Ed closed the workshop by moderating a question-and-answer session between the panelists and the audience, and encouraged all in attendance to call his team with any further questions or comments they may have.


Workforce development workshop

Our second workshop of the day, workforce development, kicked off with an overview of the evolution of farm practices and the importance of workforce development on your farms from Senior Vice President and Chief Strategy and Sustainability Officer David Darr. David provided an overview of some of the challenges our members are facing.

David invited President of Dairy Interactive and Language Links Tom Wall to the stage. Tom, otherwise known as the Dairy Coach, has a goal to help dairy producers make their teams more productive and accountable. He explained to the group that he strives to make dairy producers’ jobs easier and less stressful.

Tom opened his session by asking the question, “What’s it like working for you?” He admitted this is a tough question to answer, but said the success of your dairy really depends on the people who work for you.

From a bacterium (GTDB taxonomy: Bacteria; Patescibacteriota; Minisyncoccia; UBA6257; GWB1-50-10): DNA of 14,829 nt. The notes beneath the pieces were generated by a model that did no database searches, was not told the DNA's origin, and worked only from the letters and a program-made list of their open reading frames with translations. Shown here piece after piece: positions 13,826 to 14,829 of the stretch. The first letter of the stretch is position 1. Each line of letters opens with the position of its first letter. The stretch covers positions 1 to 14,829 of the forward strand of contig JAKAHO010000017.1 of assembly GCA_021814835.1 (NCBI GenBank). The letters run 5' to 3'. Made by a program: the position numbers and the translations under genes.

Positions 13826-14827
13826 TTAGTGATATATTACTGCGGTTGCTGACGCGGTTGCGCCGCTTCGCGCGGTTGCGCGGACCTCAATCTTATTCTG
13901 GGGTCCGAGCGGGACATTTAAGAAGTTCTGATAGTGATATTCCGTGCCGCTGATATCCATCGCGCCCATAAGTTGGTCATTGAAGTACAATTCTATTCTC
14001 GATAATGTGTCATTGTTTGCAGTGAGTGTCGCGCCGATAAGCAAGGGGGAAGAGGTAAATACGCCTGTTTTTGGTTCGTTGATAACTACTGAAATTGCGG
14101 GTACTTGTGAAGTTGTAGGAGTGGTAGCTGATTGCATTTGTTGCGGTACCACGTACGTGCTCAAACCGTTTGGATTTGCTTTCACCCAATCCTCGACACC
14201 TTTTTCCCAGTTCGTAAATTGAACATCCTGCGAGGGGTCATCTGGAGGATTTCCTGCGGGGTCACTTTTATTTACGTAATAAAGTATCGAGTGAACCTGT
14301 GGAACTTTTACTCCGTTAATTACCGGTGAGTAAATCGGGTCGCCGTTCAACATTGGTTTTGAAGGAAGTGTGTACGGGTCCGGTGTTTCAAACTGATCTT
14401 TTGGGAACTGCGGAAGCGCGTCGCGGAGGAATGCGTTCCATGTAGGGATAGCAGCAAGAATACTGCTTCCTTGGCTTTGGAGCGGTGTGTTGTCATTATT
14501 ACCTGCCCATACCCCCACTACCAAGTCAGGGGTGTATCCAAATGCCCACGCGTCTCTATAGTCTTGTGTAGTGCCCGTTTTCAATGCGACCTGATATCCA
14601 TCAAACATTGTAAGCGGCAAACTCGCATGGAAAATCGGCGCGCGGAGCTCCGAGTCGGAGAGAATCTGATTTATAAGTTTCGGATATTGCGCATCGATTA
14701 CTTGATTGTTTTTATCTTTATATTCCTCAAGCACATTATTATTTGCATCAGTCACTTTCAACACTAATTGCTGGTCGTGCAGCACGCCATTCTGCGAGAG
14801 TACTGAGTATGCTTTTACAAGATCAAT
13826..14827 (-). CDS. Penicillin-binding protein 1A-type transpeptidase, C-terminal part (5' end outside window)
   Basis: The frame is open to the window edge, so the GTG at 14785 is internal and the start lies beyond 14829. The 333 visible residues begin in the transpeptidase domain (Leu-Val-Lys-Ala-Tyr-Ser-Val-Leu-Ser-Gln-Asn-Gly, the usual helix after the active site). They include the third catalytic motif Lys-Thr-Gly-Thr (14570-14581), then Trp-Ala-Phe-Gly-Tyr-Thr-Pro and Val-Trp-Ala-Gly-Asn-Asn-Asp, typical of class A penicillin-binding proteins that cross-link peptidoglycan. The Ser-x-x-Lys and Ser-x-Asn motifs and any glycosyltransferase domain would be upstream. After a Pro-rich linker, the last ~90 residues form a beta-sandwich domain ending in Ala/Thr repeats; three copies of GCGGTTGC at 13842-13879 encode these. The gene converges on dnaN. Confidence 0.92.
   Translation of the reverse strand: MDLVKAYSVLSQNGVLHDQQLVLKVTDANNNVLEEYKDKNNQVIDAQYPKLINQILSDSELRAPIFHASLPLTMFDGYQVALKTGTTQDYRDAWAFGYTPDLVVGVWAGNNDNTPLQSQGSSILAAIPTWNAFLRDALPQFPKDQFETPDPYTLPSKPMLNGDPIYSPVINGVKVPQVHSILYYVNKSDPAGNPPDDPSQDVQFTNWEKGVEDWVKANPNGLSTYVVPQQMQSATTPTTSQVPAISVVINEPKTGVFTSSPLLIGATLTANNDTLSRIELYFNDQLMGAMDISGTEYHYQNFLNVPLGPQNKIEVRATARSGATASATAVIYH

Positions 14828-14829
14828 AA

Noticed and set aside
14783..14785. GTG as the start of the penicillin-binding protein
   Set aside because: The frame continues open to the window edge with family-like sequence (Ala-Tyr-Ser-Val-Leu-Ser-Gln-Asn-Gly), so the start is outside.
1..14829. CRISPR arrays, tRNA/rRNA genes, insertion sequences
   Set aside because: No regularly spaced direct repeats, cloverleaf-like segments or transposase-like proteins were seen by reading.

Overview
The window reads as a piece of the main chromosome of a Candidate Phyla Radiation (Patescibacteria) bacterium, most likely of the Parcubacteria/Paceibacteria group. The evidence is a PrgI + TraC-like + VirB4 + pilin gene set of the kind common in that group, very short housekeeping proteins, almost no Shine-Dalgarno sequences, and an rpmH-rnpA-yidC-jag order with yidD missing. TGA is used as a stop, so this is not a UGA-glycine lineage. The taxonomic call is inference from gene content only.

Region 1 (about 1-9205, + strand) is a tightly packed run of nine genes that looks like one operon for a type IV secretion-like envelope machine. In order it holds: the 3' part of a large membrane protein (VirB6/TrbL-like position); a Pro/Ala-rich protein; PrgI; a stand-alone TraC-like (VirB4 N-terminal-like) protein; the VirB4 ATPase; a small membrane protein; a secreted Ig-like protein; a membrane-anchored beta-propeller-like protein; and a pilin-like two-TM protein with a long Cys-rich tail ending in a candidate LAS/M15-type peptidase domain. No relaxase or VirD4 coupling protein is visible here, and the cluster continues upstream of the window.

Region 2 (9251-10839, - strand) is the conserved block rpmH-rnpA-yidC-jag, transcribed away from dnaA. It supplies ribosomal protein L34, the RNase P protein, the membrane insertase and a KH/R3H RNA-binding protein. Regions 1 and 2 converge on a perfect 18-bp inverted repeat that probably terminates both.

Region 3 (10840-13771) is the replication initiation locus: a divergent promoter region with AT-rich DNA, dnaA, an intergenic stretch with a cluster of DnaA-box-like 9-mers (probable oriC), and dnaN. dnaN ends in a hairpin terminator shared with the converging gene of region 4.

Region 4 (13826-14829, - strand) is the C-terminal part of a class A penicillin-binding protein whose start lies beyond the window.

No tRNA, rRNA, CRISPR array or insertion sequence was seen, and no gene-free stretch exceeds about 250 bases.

“Your people make your cows, your people make your dairy,” he said. Tom’s takeway was that you must be present with your team to affect the culture you want on your dairy.

After Tom’s presentation, David moderated a panel of members who discussed how they manage workforce development on their operations.

Your people make your cows, your people make your dairy,
— Tom Wall, President of Dairy Interactive and Language Links

Opening the panel was Trevor Wayment, from Wayment Dairy in Ogden Utah. Trevor’s family employs three full-time people who they have been able to retain for years — two for more than 10 years and the other for three — despite strong and competitive labor markets.